Boris Johnson said this month that High Speed 2, the proposed railway connecting London with the north, would create 22,000 jobs. He neglected to mention the myriad ethical, financial and environmental issues around the line that the government is failing to address.

A few weeks ago in Denham, on the fringes of London, I watched the National Eviction Team preparing to cut the lines of two friends suspended from trees in the path of HS2. I was frightened for their lives and climbed on to one of the safety lines, believing that I would come to no harm in the sight of dozens of police officers. But the line was brought down while I was on it and I fell about seven metres, after which I was taken to hospital and then arrested.

Parliament has declared a climate and ecological emergency but, by pressing ahead with projects like HS2, the government’s words are at odds with its deeds. HS2 itself claims, in violation of the legally binding Paris agreement on climate change, that it will not be carbon neutral before 2140. By some estimates it never will be. It is one of the most environmentally devastating civil engineering projects in British history, destroying 108 ancient woodlands and 693 designated local wildlife sites, according to a report by the Wildlife Trusts, and threatening to pollute London’s water supply.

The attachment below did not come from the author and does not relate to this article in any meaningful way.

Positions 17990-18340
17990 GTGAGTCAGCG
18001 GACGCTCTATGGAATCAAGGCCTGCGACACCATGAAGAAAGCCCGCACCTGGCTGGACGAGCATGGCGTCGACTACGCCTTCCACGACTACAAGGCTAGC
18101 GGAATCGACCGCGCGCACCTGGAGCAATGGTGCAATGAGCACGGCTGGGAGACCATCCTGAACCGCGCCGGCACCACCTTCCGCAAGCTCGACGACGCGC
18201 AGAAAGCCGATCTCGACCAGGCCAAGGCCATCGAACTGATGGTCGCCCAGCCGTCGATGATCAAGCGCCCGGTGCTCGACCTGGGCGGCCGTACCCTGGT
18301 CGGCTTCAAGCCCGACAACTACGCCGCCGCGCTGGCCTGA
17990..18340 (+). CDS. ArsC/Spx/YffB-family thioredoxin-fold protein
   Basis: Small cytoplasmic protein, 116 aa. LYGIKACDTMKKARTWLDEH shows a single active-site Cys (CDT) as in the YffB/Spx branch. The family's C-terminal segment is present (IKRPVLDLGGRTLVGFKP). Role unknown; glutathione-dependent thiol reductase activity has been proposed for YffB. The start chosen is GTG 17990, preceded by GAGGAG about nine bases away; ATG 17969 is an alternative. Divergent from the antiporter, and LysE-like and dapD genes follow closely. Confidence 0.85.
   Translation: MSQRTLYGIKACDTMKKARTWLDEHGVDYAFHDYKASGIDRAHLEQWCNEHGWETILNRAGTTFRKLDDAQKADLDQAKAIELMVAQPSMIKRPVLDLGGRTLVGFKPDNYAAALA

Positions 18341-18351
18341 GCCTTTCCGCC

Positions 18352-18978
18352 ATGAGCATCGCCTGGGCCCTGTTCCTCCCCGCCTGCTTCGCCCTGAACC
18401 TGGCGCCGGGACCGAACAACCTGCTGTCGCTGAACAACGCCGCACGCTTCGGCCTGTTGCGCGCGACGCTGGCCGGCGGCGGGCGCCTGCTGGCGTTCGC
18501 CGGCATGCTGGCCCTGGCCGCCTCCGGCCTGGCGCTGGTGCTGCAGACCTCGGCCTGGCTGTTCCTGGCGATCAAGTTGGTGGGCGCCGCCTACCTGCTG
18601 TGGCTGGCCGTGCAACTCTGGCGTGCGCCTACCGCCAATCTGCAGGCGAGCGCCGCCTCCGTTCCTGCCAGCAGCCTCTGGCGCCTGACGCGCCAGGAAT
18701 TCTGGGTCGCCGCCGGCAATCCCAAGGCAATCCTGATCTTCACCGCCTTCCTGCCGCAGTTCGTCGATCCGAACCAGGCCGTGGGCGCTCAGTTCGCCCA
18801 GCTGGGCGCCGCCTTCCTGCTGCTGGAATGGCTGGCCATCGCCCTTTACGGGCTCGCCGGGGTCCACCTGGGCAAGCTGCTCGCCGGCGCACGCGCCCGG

Against a backdrop of collapsing demand for mass-transit travel, the original £34 billion bill for HS2 could reach almost £88 billion, according to the Oakervee report written by the former chairman of HS2. Lord Berkeley, who was co-opted as co-author, demanded his name be removed from the report. He suggests that the costs could be at least £108 billion, and even this is based on misleading assumptions about rail passenger numbers. The Court of Appeal’s decision to quash the government’s approval for a third runway at Heathrow, on the basis that the Paris agreement had not been taken into account, provides a model of how to handle HS2.

As a teenager I have few options when it comes to protecting my dying world. I’ve been living in Denham since May, waking each morning to birdsong and the clattering growl of chainsaws. Let’s cut HS2 instead of trees and we’ll all be safer.

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